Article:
By Jon Campbell
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Ben Eyler had his fleeting moment of Internet glory for two weeks last September. The Manhattan-based singer and guitarist was RollingStone.com's top unsigned artist pick, receiving the highest rating everfrom the magazine's editors: 7.8 out of 10. His uploaded MP3s had passed through numerous rounds, starting out in a field of thousands and at last beating out nearly 75 other finalists.
On MP3.com, a site that doesn't offer editorial evaluations, the Web pages of over 50,000 other musicians are testimony to their hope that uploads are gateways to more listeners, industry recognition, and eventual stardom. Downtown singer-songwriter Phoebe Legere even finds that the online community of MP3.com replaces "disappearing East Village bohemia." Since September, the number of acts on the Web site has been increasing at a rate of 13.5 percent a month.
MP3.com's musician pages, however, have recently begun to share space with a flurry of letters that the site claims are about nothing less than a revolution. On January 21, soon after MP3.com announced its launch of My.MP3.com, a service that allows users anywhere to access an online database of music, the Recording Industry Association of America (RIAA) filed a suit alleging "brazen" violation of copyright law. In response, MP3.com argues that more is at stake than its own business model: CEO Michael Robertson accused RIAA of employing "the rhetoric of a monopolist" and declared, "The question is, to whom does the music belong?" The Web site then proceeded to file a countersuit on February 8, accusing RIAA of unfair business practices and defamation. While fledgling Net companies like MP3.com and Atomic Pop are raising the call to arms against corporately produced and owned music, many of the artists themselves are starting to wonder whenor whetherthis revolution is coming to them.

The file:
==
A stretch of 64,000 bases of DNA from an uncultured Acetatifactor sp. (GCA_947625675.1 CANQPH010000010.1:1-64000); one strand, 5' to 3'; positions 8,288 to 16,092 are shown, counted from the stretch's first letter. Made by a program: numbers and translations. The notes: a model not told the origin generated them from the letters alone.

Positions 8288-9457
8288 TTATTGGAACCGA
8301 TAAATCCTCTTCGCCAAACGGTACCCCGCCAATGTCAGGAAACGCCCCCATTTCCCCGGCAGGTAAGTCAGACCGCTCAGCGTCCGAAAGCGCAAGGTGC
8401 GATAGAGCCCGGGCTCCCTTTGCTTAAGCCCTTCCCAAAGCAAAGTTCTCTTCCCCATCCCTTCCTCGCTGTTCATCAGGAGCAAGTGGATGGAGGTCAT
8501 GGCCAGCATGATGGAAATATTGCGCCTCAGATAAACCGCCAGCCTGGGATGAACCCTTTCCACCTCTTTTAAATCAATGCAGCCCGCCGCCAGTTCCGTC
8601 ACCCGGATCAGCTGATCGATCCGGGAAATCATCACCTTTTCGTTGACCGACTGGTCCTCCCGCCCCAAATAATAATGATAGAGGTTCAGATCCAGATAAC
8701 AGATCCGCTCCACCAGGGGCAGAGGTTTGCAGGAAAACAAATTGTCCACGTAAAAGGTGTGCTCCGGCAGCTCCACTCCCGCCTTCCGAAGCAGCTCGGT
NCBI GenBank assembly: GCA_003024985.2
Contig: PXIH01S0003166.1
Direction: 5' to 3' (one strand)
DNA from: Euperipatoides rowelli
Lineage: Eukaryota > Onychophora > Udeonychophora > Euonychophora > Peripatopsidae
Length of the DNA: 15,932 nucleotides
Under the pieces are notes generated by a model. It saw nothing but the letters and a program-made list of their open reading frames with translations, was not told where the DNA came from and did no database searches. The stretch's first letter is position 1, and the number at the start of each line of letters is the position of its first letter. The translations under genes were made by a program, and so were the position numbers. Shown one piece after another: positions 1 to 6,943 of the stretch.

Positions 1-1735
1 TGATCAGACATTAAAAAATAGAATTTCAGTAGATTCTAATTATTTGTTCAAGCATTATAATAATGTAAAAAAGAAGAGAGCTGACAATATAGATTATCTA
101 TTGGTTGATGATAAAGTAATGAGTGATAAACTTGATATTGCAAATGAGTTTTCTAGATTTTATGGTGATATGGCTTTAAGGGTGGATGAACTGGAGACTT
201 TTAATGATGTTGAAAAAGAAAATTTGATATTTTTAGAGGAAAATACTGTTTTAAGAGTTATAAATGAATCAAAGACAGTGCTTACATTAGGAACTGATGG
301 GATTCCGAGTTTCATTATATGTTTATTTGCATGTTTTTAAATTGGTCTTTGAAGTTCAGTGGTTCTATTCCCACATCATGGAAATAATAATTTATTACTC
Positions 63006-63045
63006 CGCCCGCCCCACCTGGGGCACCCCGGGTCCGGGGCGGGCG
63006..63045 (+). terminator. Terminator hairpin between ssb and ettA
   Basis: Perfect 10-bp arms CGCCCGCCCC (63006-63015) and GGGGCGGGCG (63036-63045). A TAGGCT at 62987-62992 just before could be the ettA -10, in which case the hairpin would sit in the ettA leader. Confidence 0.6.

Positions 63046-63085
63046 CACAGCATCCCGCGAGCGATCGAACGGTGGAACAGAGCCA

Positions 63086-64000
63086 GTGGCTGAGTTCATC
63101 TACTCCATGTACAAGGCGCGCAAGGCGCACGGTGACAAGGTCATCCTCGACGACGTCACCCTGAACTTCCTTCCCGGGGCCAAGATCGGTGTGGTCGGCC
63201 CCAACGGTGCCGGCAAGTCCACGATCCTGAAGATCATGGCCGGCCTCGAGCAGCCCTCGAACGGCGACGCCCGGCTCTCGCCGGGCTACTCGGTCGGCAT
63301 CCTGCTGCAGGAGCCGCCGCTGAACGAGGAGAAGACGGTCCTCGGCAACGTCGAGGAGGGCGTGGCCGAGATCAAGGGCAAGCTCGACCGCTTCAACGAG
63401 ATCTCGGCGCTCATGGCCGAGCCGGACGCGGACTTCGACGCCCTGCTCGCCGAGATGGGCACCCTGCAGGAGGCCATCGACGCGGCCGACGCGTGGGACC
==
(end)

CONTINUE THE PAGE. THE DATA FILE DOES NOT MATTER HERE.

For many New York-based artists, the Internet as musical medium is exciting but unsettling territory. Eyler, 26, who looks and sings like a cross between Randy Newman and Joe Cocker, had moved to the city, like so many others, to fulfill his dream of becoming a full-time, paid musician with his own band. At most, 100 loyal fans come hear him belt out tunes at such Lower East Side clubs as Baby Jupiter or Tonic. Thanks to the RollingStone.com pick, his world of listeners expanded to 2000 more people in just two weeks. And then the site was revamped, and the downloads stopped.
MP3 is the data compression format that allows audio files to be efficiently downloaded from the Internet onto a user's hard drive. But since for most of the Web-connected, broadband access remains elusive, the efficiency gained by the compression format is still relative. With a normal 56K modem, one MP3 track can take anywhere from 10 to 30 minutes to download. Regardless, within the music industry, MP3 is being hailed as either savior or pariah. It offers musicians a way to distribute their music online while they retain up to 50 percent of the profits, compared to a standard 10 percent on major labels. Hence, supposedly the largest threat to major-label control over copyrights and distribution since recordable cassettesand one motivation behind the AOL-Time Warner and Time Warner-EMI mergers of recent months, say industry observers.